You can distinguish the little storefront of Cafe Manuel from a block away by its two red Chinese lanterns hanging over the entrance. Its name is hand-lettered in an “oriental” script no longer deemed politically correct elsewhere. The window on the left side of the door tempts with a display of pan dulce destined to accompany coffee. On the right, lettering affixed to the window offers comida mexicana y china. This establishment, which opened its doors in 1934, is a typical cafe de chinos, a Chinese cafe. Only a few authentic ones remain, scattered throughout older neighborhoods of the city.
Fondly remembered by urban Mexicans of a certain age, cafes de chinos are to Mexico what the typical coffee shop once was to the major American metropolis. They usually feature a counter and a few booths, display nominally Chinese décor, perhaps a Buddha and a Chinese calendar. They offer coffee, sweet breads, light food both Mexican and ostensible Chinese; many are open around the clock. They are a part of Mexican urban lore, 20th-century collective nostalgic memory. “Cafe de Chinos” a 1949 film-noir features a lurid mixed-race romance and is set in a typical cafe.
While Chinese workers were brought in the 19th century to build railroads, in the 1920s, Mexico’s concern over Chinese immigrants’ involvement in organized crime led to the Movimiento Anti-Chino; this anti-immigrant sentiment resulted in the murder and deportation of many people of Chinese origin. Some of them, returning to a politically unstable China or a depressed U.S., eventually made their way back to Mexico, decades later. Those who remained, often intermarrying with Mexican nationals, opened laundries, import businesses … and restaurants.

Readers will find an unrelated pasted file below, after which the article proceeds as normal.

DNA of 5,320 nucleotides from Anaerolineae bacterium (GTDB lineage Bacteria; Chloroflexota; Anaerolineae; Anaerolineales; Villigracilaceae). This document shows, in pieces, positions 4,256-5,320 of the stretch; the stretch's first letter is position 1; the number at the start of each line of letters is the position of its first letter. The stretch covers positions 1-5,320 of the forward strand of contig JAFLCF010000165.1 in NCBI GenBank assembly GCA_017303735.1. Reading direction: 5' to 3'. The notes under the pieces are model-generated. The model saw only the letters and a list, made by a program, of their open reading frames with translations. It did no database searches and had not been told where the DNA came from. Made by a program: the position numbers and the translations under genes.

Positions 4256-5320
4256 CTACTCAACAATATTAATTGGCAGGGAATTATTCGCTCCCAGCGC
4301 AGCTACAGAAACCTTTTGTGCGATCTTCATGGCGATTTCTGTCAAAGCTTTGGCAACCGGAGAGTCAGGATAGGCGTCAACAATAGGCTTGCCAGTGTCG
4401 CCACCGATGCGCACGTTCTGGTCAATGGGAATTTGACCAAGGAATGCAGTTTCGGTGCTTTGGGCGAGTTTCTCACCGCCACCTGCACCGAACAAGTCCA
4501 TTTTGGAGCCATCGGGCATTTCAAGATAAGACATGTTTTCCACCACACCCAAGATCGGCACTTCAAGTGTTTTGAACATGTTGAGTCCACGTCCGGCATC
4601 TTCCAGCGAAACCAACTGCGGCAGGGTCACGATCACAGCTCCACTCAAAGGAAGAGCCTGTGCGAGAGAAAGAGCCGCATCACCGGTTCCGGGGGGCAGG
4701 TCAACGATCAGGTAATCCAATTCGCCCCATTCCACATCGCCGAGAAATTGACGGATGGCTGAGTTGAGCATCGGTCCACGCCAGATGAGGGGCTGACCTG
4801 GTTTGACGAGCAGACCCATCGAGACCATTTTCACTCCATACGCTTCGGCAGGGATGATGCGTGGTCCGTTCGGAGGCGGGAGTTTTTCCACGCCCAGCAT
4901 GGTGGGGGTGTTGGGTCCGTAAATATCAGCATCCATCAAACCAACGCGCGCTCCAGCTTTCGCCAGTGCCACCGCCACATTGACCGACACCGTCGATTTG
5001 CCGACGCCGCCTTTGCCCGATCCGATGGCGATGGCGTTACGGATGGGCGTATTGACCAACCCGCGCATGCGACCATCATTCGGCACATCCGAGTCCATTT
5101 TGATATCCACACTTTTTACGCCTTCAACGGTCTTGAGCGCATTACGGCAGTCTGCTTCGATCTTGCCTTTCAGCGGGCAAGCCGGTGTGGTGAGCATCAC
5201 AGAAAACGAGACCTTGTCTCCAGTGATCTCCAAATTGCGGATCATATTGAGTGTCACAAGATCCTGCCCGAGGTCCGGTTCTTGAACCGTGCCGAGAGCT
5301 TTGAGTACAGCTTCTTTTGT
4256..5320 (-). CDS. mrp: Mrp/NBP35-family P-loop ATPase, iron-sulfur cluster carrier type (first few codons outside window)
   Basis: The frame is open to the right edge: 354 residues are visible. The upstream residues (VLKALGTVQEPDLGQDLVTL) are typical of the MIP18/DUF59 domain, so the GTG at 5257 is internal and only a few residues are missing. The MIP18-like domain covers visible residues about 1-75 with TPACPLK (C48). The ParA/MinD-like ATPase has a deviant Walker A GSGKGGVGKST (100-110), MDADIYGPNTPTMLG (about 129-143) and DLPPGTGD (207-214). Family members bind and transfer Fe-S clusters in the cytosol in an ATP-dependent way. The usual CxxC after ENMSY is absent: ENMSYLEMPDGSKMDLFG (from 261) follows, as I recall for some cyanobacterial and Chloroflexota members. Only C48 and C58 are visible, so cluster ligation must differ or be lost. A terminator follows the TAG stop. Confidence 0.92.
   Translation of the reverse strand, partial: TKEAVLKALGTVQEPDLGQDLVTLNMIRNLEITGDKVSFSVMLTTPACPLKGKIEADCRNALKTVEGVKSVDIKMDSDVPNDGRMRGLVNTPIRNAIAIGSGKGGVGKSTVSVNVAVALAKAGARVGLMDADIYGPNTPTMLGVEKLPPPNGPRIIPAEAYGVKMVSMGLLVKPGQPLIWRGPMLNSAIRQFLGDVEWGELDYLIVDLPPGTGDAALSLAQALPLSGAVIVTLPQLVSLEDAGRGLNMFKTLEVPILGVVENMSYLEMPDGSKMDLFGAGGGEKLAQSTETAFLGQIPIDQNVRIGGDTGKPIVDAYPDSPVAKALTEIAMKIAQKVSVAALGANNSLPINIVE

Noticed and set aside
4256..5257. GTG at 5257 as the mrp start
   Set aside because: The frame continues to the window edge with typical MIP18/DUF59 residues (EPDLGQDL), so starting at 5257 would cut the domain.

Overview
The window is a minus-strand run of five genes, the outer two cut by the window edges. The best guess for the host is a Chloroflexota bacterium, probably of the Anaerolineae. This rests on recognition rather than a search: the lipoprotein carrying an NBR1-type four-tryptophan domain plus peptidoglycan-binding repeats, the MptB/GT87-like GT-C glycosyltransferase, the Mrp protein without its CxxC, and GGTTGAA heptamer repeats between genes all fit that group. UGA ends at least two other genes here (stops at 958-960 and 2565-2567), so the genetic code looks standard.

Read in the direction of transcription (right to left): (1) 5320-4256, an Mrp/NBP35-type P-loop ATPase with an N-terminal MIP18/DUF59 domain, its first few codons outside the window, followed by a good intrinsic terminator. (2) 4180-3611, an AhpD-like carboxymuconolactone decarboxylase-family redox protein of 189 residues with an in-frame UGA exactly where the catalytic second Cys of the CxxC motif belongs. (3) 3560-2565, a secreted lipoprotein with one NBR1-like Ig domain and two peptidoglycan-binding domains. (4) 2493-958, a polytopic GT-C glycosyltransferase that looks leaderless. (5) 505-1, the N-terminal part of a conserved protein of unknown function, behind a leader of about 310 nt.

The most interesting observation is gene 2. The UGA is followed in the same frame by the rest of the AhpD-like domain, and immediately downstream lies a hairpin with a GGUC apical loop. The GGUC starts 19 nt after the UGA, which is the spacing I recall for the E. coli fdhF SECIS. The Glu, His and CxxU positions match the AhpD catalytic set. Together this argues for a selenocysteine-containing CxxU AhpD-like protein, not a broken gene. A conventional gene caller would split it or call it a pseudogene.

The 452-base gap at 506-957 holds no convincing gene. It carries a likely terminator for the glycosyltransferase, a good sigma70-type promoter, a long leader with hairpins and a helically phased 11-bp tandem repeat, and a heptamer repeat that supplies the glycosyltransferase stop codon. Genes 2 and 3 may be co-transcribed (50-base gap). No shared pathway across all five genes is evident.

Entrepreneurial Chinese, already versed in American-style and their own “quick cooking,” opened eateries
specializing in the kind of light meals they knew how to produce. Breakfasts of eggs, pancakes and pastries, accompanied by coffee served with frothy hot milk were the specialty.
Traditional Mexican offerings such as enchiladas and tamales were prepared, as were “American/Chinese” dishes like chop suey and fried rice. These eateries grew in popularity, especially in dense city centers, and near railroad stations, feeding the new breed of round-the-clock workers who needed breakfast at midnight, or dinner at 6 a.m. They reached their pinnacle of popularity in the 1940s and ’50s. In Mexico City, the streets surrounding the Zócalo were full of them. Calle Madero boasted at least four, as late as the 1960s. Then, inevitably, newer styles trumped old and these small, old-fashioned places, which not only served customers but also provided round the clock social centers, began to close their doors. Glitzy chains and U.S.-based fast food venues replaced them.
But traditions die hard, especially in a slower-paced, less-eager-to-modernize Latin America. Cafe Manuel hasn’t changed. It offers two set lunches, one Mexican and the other Chinese. Sweet rolls are made in-house, coffee is fresh, milk frothy and hot. I chose a menú chino, which costs about $60 pesos. It consisted of a pleasant, vaguely “Chinese tasting” chicken broth with bok choy, flavored with sesame oil. Next came fried rice, quickly sautéed with vegetables and egg, its smoky aroma preceding it to table. And the chop suey, the quintessential American-Chinese dish of stir-fried whatever, thickened with cornstarch, turned out to consist mostly of bean sprouts, onion and celery and a bit of chicken in a lightly sweet soy broth. It was all fresh and good, if not authentically Asian. Dolores, the longtime waitress there, explained during a comida-time lull that nowadays customers mostly order the Mexican food. “It’s cheaper,” she reminds me. Few customers are of Chinese extraction; even the cook is Mexican-born. “But we have many locals who have been coming for years and don’t expect our menu to change,” she assures me. As the surrounding area starts to fill with a new wave of Chinese immigrants, perhaps there’s a chance that Café Manuel and the café de chinos tradition will carry on into the 21st century.
Av. Tlalpan 1235, between Coruña and Santa Anita in the Viaducto Piedad neighborhood south of centro.
From Metro Viaducto, exit following the sign for “SALIDA c. Coruña col. Viaducto Piedad”. Turn left exiting the station and walk about half a block.